>> > >It is a fact that soy inks contain less VOCs, 1-3%. This is not
                >> only a labor
                >> > >issue, but an environmental issue, when you consider that the
                >printing
                >> > >industry uses 2 billion pounds of ink per year. (source
                >> > >http://www.flintgrp.com/InkBackgrounder.pdf). Is that fact balanced
                >> out by
                >> > >some other detrimental effect to people and the environment? I
                >> don't know
                >> > >yet, but I will be doing more research.
                >> > >
                >> > >amy borezo
                >> > >shelter/Books
                >> > >www.shelterbooks.com
                >> > >
                >> > >
                >> > >[Non-text portions of this message have been removed]
                >> > >
                >> > >
                >> > >
                >> > >
                >> > >Yahoo! Groups Links
                >> > >
                >> > >
                >> > >
                >> >
                >>
                >
                >
                >
                >
                >
                >Yahoo! Groups Links
                >
                >
                >
              • Gerald Lange
                Actually, I ve not found any studies that indicate that soy-based ink is compatible with the letterpress process. With the legislation that has been passed and
                Message 7 of 11 , Jul 9, 2007
                • 0 Attachment
                  Actually, I've not found any studies that indicate that soy-based ink
                  is compatible with the letterpress process. With the legislation that
                  has been passed and is pending, I wonder how long some of the older
                  and trusted inks will be available. The push toward safer working
                  conditions and concern for the environment, while admirable, doesn't
                  necessarily translate into better materials for manufacturing processes.

                  There were some studies a long while back on the chemical analysis of
                  the ink used in Gutenberg's printed work. Apparently, he took the
                  secret of it to his grave as even the subsequent printed work of Fust
                  and Schoeffer does not share the formula. The rich and enduring black
                  of the ink on the pages of the Gutenberg Bible is due to high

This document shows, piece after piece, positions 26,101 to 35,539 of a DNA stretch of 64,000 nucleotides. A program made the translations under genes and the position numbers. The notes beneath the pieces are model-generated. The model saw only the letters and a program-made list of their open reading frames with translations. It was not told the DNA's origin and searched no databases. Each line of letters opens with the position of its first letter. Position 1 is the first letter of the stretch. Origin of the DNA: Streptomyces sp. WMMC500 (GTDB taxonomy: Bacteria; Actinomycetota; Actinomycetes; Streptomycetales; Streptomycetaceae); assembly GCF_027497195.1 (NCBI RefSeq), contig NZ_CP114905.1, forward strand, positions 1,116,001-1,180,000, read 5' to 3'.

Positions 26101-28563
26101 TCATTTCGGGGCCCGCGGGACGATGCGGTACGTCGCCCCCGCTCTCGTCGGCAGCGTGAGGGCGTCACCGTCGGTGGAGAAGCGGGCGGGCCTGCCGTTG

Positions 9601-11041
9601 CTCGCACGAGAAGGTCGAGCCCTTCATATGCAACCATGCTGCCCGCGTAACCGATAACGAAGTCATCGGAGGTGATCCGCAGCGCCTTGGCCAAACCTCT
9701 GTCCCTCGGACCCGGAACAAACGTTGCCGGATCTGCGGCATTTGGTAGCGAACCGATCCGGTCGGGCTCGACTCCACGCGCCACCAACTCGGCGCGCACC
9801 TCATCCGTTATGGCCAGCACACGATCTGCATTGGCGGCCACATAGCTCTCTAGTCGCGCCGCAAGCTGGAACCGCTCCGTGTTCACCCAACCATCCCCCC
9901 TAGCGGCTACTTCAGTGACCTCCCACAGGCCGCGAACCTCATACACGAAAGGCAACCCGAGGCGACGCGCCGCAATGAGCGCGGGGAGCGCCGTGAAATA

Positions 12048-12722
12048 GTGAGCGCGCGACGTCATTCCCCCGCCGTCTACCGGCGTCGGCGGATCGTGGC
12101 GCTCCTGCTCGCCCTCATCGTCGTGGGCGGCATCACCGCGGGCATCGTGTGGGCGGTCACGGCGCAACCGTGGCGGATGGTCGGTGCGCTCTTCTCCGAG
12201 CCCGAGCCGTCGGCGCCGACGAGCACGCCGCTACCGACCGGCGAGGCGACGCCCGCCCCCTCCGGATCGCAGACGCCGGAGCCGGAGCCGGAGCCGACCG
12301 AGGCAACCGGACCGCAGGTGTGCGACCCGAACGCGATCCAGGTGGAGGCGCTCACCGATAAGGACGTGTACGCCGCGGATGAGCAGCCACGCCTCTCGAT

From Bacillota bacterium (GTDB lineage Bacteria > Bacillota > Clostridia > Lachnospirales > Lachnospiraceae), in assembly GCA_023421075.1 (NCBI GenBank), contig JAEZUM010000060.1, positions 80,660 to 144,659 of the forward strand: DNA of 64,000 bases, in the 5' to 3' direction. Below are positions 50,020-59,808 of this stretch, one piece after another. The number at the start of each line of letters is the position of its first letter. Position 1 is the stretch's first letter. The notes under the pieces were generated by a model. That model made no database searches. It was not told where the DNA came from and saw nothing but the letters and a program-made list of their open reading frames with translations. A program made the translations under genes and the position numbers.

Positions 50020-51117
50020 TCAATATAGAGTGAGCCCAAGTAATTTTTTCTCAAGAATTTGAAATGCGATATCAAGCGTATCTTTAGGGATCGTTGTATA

concentration of lead, presumably lead carbonate (white lead). This is
                  a highly toxic substance now banned to some extent in the manufacture
                  of paint and volatile products, though still considered a qualitative
                  ingredient.

                  As an aside: I have a book from 1909 titled The Lead and Zinc Pigments
                  that details the manufacture of white lead with many photos of the
                  processes. Those factory conditions are truly frightening, the workers
                  literally lived and breathed the stuff, no gloves, no masks; even a
                  photo of a proudly posed woman gathering the material in bare feet.
                  We've come a very long way from that.

                  Gerald

                  >
                  > I would agree with you. Making sure that I, and any letterpress or
                  offset printer I use, uses the ink [oil or rubber base] efficiently
                  [minimize waste] and thoroughly [use up the can] is more important
                  than just some soy content.
                  >
                  > Heidrun
                  >

                  > >
                  > >My limited experience with soy inks has not been all that
                  > >satisfactory. I can't get the quality of presswork that I've
                  > >experienced with other inksâ€"I suspect that this has something to do
                  > >with the carrier to pigment ratio in the blacks. Nor does soy ink seem
                  > >to respond well with traditional additives, such as magnesium
                  > >carbonate. Also, since it is considered more biodegradable than
                  > >traditional inks I wonder about its longevity. Plus, it's a bit
                  > >unnerving that the stuff can be washed off your hands with plain soap
                  > >and water!!!
                  > >
                  > >Gerald
                • amy borezo
                  I hope one day (soon) to do a side by side comparison of soy ink with other inks. A few days ago I looked up soy on the letpress archives to see if anyone had
                  Message 8 of 11 , Jul 10, 2007
                  • 0 Attachment
                    I hope one day (soon) to do a side by side comparison of soy ink with other
                    inks.

                    A few days ago I looked up soy on the letpress archives to see if anyone had
                    any printing complaints and I didn't find any.

                    It's not surprising, for many reasons, that no "studies" have been done of
                    soy's compatibility with letterpress, thus far.

                    amy
                    shelter/Books
                    www.shelterbookworks.com


                    [Non-text portions of this message have been removed]
                  Your message has been successfully submitted and would be delivered to recipients shortly.